Happy Wednesday, everyone!
A PSA before I get into today’s post: in case you forgot, today is Ash Wednesday. Even if you’re not a big partaker in tradition, I like to set aside the time between now and Easter to focus on cultivating a certain discipline. I’ll be reading through this devotional as well as setting aside some time each day for reflective prayer. Feel free to join me!
Alright, now on to our fabulous featured guest for this week’s Power of One Wednesday! I am extraordinarily grateful that I’ve found a mentor and friend in Eric Deems. Also a former SGA President (we should start a club!), Eric has provided valuable insight into the post-graduate world and beyond—he’s one of those people that I always ask, “how would you approach this situation if you were me?” Even though he’s just 27, he’s got an aura about him that you can’t help but know is the beginning of something great. An Ohio native, Eric graduated from Belmont in 2011 with a BS in Political Science and BBA in Organizational Strategy and Leadership. After graduation, Eric spent time on Capitol Hill and consulting with corporate entities, political campaigns, and non-profit organizations. He also worked in real estate development where he secured several multi-million dollar projects in different markets across the nation. Currently, Eric serves as a Sales Manager for the prestigious real estate firm CBRE, Inc. at its Nashville office. In his spare time, Eric enjoys volunteering with several organizations and keeping up with Nashville sports teams. I got a chance to sit down with Eric and ask him a little bit about his life story—you’ll want to read this.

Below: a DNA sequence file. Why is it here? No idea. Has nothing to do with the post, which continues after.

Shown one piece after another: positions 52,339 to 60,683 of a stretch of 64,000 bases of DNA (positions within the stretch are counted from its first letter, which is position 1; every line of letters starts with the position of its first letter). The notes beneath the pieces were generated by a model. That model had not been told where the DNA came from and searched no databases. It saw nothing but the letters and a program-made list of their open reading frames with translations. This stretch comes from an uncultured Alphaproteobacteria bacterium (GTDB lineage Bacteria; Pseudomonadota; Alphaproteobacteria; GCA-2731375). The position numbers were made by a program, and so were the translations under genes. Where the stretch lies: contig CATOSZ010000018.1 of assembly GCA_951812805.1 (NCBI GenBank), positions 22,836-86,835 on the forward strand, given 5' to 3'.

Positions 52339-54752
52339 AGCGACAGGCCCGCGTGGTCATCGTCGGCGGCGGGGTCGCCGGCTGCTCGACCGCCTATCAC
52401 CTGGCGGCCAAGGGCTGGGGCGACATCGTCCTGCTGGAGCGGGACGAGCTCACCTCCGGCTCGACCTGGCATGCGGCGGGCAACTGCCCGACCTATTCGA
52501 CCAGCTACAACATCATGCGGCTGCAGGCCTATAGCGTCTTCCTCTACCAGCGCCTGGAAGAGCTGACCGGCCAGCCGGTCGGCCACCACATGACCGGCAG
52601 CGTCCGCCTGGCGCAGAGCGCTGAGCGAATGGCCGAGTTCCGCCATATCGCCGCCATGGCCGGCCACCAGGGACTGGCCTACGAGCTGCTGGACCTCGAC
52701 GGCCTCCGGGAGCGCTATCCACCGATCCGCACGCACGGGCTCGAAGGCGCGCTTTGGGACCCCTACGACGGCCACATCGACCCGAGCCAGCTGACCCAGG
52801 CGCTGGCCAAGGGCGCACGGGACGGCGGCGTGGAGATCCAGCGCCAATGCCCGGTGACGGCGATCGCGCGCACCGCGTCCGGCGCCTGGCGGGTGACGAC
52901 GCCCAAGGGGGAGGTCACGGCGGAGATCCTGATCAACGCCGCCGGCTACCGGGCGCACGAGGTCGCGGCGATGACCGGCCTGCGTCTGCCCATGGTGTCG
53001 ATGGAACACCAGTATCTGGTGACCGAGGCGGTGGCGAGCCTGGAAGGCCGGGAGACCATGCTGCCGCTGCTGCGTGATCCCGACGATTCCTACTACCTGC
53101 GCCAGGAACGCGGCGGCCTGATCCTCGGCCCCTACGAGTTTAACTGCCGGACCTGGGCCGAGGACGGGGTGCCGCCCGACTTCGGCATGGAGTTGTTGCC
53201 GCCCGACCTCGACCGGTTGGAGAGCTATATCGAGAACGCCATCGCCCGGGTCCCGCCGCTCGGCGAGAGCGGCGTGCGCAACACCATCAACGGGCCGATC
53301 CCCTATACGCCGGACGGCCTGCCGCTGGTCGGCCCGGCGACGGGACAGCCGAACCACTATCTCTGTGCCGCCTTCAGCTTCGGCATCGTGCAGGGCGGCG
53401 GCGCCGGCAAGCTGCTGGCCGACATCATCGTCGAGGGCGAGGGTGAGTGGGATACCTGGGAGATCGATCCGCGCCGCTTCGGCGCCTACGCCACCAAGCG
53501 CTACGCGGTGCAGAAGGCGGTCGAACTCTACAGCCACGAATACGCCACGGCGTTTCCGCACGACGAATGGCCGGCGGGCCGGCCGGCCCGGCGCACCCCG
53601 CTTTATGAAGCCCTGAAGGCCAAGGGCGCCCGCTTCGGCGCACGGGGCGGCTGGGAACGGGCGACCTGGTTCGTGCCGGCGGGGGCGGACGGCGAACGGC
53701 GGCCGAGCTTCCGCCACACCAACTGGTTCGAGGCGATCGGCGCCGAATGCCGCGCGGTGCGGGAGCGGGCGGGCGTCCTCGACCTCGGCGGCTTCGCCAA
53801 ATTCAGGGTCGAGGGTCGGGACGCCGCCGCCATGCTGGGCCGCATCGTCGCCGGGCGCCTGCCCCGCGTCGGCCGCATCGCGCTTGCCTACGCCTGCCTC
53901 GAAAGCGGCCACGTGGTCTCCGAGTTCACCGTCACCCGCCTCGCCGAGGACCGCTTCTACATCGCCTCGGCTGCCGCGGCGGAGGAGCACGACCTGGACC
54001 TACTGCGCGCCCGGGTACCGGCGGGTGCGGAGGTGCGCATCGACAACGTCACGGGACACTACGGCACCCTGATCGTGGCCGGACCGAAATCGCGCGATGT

Who’s one person who has significantly impacted you and how?
For me, it’s very difficult to narrow down to one person, because I’ve had so many different people who have believed in me and encouraged me to pursue dreams, believe when I didn’t, and even reigning me in when necessary. I think first and foremost, my parents were always a big influence on me. I can remember growing up and my dad losing his job after fifteen years working in a factory. That summer, he worked knocking mortar off of bricks—for ten or fifteen cents a brick—in order for us to survive. My mother was also doing part-time clerical work, whether it was being our church secretary or overseeing my school’s lunch program. So, them believing in me and being willing to do the difficult things really taught me a lot. I’ve always been a big dreamer—growing up in a small town of six thousand people, you’re pretty much left to your dreams, because there’s not much else happening.
Some of my dreams were pretty outlandish and often materialistic, but people like my parents, pastors, my Uncle Matt, and even my piano teacher were always there—so when I was planning what my first Rolls Royce would look like or what kind of jet I wanted, they were always quick not to discourage me from dreaming about those things, but instead pulled me in and encouraged me to always remember who I was. No matter what I was doing or who I was with, they wanted me to remember who my God was, who I was, and where I was going, and to never compromise that. I’ve also always had a tendency to surround myself with change-makers: since I aspired to make an impact, I wanted to be around people who were doing just that.